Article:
The journey speeded up now of course and we completed the final thirty kilometres of the journey in less than half an hour. As we approached the city I was struck by the fact that it was much bigger than I had been expecting and fairly soon it was much busier than I had imagined as well. As we followed signs to the centre we joined a queue of crawling traffic with snarling engines, red hot clutch plates and frustrated drivers and we made slow progress towards our destination. This seemed strange, we knew it was Mother’s day and this was making everywhere busier than normal but we couldn’t understand how this could have produced so much congestion.
As we nudged our way slowly through the obstructions the car parks all showed full signs and police were moving cars along and we circled the city centre twice looking for a parking spot. I was all for giving up and finding somewhere else to go and I was regretting the decision to drive east this morning when perhaps we should have stayed in Cantabria when we finally found an underground car park with a few remaining vacant spaces and after nearly three hours of driving finally stopped the car.
We were unsure of our position and we were ready for refreshment so we walked around the cathedral square looking for somewhere suitable but almost everywhere was crowded and boisterous and I began to detect a lot of Irish accents in the bars. Eventually we found a bar with some empty seats and went inside. The bar was a sea of red shirts and I had to jostle myself into position by pushing through the scarlet rugby tops. Now there were French voices alongside the Irish accents and the penny began to drop – somewhere there must be a sporting event and my enquiries revealed that not only was the place busy because of Mother’s Day this was also Rugby Football Heineken Cup semi-final day and Biarritz from France were taking on Munster from Ireland right here in San Sebastián. This was not turning out to be a very well planned day at all!
I still wasn’t quite sure why a Biarritz home fixture was being played in San Sebastián in Northern Spain but I learned later that Biarritz consider themselves to be the Rugby Union representatives of the wider Basque country so often play games in Spain especially for important fixtures when they need a bigger stadium than they have available in France.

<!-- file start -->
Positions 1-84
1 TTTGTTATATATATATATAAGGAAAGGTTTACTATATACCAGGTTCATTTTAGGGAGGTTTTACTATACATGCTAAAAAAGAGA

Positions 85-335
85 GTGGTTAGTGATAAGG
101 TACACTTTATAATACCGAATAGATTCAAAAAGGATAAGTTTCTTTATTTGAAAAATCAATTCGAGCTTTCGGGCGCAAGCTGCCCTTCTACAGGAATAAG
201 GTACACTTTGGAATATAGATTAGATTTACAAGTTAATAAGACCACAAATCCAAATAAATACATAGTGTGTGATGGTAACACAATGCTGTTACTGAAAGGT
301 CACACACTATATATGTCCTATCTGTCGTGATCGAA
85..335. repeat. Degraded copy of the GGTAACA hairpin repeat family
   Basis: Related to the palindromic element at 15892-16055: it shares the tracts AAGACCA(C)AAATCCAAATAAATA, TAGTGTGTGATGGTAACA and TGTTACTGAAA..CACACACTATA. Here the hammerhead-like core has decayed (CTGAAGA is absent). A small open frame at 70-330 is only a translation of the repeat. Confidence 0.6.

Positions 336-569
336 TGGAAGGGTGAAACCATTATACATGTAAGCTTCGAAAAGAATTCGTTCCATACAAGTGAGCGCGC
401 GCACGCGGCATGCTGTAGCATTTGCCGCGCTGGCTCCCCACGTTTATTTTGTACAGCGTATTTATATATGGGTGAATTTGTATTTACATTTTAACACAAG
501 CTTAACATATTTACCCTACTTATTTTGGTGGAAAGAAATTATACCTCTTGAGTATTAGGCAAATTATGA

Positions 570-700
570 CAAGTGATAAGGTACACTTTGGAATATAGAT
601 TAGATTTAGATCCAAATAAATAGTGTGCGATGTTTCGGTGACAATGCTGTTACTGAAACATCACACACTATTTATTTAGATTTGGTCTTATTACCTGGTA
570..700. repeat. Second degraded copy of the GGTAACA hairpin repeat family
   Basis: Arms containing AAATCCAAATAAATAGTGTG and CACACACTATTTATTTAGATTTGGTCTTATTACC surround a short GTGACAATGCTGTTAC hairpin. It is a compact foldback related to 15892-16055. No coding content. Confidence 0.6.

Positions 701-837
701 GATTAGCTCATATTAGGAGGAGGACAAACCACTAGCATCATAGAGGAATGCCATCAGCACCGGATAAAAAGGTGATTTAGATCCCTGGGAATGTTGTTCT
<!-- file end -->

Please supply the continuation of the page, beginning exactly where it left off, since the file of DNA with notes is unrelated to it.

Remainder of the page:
It was quarter to three and the bar remained packed but having established that kick off was at three-fifteen we were confident that it would soon begin to clear out but at three o’clock it remained just as lively and at five past and at ten past and soon we began to realise that a lot of people hadn’t actually got tickets to the match itself at all and had just visited San Sebastián to be close to the event and the atmosphere.
After a drink we abandoned the noisy bar and the throng of scarlet shirts (both sides play in red!) and went outside to see the city. We made our way to the seafront through streets of tall well maintained buildings with balconies with iron railings and not a washing line or a satellite dish in sight because this is a wealthy resort town with the highest property values in Spain, which is especially popular with holidaymakers from France.
There weren’t many holidaymakers today because it was grey and cold with a sharp wind ripping in from the Atlantic and I really could have done with a hat and scarf. We walked along the beachfront boardwalk lined with stylish and expensive hotels, street art, gardens and fountains. The beach was deserted today but it was easy to imagine just how busy this golden crescent of sand might be during the summer because this is the busiest and the most popular of all seaside resorts on the north coast of Spain. It was too cold to loiter so we walked briskly across the beach and through the old town back to the car and then fearful of getting caught in traffic again at the end of the Rugby match left San Sebastián with the intention of finding somewhere to eat.
We had somewhere in mind but I took the wrong turn and went west instead of east and soon we were too far out of town to think about turning back so we carried on. Leaving the motorway we headed for the coast and drove through a couple of unremarkable places before we arrived at the charming town of Guetaria where, next to fishing trawlers in the harbour there were some promising looking restaurants. Sadly they had closed at three o’clock but there were some pinchos on the bar so we choose some of these and then to our surprise the sun put in its first appearance of the day and we were able to sit outside with a final cerveza before leaving and driving back to Bilbao and the airport.